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A US-born NASA scientist was detained at the border until he unlocked his phone

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Two weeks ago, Sidd Bikkannavar flew back into the United States after spending a few weeks abroad in South America. An employee of NASA’s Jet Propulsion Laboratory (JPL), Bikkannavar had been on a personal trip, pursuing his hobby of racing solar-powered cars. He had recently joined a Chilean team, and spent the last weeks of January at a race in Patagonia.

Bikkannavar is a seasoned international traveller — but his return home to the US this time around was anything but routine. Bikkannavar left for South America on January 15th, under the Obama Administration. He flew back from Santiago, Chile to the George Bush Intercontinental Airport in Houston, Texas on Monday, January 30th, just over a week into the Trump Administration.

Bikkannavar says he was detained by US Customs and Border Patrol and pressured to give the CBP agents his phone and access PIN. Since the phone was issued by NASA, it may have contained sensitive material that wasn’t supposed to be shared. Bikkannavar’s phone was returned to him after it was searched by CBP, but he doesn’t know exactly what information officials might have taken from the device.

The JPL scientist returned to the US four days after the signing of a sweeping and controversial Executive Order on travel into the country. The travel ban caused chaos at airports across the United States, as people with visas and green cards found themselves detained, or facing deportation. Within days of its signing, the travel order was stayed, but not before more than 60,000 visas were revoked, according to the US State Department.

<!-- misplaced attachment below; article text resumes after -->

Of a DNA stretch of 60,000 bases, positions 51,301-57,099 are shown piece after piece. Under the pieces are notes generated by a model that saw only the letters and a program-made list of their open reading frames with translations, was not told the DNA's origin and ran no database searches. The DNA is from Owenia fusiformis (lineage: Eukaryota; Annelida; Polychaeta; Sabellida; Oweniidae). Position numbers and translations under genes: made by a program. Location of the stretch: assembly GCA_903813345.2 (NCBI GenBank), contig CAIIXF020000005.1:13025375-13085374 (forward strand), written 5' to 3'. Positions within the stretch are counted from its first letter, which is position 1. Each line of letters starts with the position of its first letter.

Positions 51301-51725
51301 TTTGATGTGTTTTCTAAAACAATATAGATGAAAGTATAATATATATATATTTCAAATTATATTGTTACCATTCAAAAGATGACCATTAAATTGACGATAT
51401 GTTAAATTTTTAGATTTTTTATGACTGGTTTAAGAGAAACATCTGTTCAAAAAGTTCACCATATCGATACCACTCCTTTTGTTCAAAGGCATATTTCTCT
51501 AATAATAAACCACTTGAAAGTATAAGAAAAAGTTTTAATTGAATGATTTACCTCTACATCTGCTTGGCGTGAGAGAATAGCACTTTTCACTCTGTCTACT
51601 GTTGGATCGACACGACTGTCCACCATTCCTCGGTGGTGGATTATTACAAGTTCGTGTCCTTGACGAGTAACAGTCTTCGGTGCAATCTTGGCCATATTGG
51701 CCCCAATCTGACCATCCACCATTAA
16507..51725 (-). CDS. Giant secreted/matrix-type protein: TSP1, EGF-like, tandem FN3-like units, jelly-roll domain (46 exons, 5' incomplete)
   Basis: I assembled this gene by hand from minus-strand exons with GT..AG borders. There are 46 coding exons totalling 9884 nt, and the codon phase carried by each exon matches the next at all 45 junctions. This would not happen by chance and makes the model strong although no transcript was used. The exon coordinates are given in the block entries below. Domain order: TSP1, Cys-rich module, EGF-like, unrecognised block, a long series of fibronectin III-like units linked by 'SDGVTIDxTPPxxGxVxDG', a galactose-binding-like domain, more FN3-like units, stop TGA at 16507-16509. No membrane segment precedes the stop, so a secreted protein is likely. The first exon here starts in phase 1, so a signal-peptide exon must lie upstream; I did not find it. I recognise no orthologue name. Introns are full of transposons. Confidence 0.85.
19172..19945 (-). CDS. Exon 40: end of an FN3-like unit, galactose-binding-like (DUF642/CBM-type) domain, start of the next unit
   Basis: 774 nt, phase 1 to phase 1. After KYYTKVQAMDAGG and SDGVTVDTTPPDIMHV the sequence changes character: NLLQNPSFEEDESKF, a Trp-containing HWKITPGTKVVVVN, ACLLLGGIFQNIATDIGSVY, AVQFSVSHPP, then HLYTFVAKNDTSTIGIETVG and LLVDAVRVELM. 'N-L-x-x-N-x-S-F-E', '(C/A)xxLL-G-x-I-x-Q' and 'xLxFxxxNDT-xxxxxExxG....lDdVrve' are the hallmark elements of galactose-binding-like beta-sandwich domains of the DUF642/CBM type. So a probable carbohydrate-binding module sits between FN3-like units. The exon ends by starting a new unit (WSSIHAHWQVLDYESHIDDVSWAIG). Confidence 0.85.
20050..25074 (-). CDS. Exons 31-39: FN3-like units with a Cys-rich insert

Homeland Security Chief Jeh Johnson Tours TSA Security Operation At LAX Photo by David McNew/Getty Images

His ordeal also took place at a time of renewed focus on the question of how much access CBP can have to a traveler’s digital information, whether or not they’re US citizens: in January, the Council on American-Islamic Relations (CAIR) filed complaints against CBP for demanding that Muslim American citizens give up their social media information when they return home from overseas. And there’s evidence that that kind of treatment could become commonplace for foreign travelers. In a statement this week, Homeland Security Secretary John Kelly said that people visiting the United States may be asked to give up passwords to their social media accounts. "We want to get on their social media, with passwords: What do you do, what do you say?" Kelly told the House Homeland Security Committee. "If they don't want to cooperate then you don't come in."

Seemingly, Bikkannavar’s reentry into the country should not have raised any flags. Not only is he a natural-born US citizen, but he’s also enrolled in Global Entry — a program through CBP that allows individuals who have undergone background checks to have expedited entry into the country. He hasn’t visited the countries listed in the immigration ban and he has worked at JPL — a major center at a US federal agency — for 10 years. There, he works on “wavefront sensing and control,” a type of optics technology that will be used on the upcoming James Webb Space Telescope.

“I don’t know what to think about this,” Bikkannavar recently told The Verge in a phone call. “...I was caught a little off guard by the whole thing.”

Bikkannavar says he arrived into Houston early Tuesday morning, and was detained by CBP after his passport was scanned. A CBP officer escorted Bikkannavar to a back room, and told him to wait for additional instructions. About five other travelers who had seemingly been affected by the ban were already in the room, asleep on cots that were provided for them.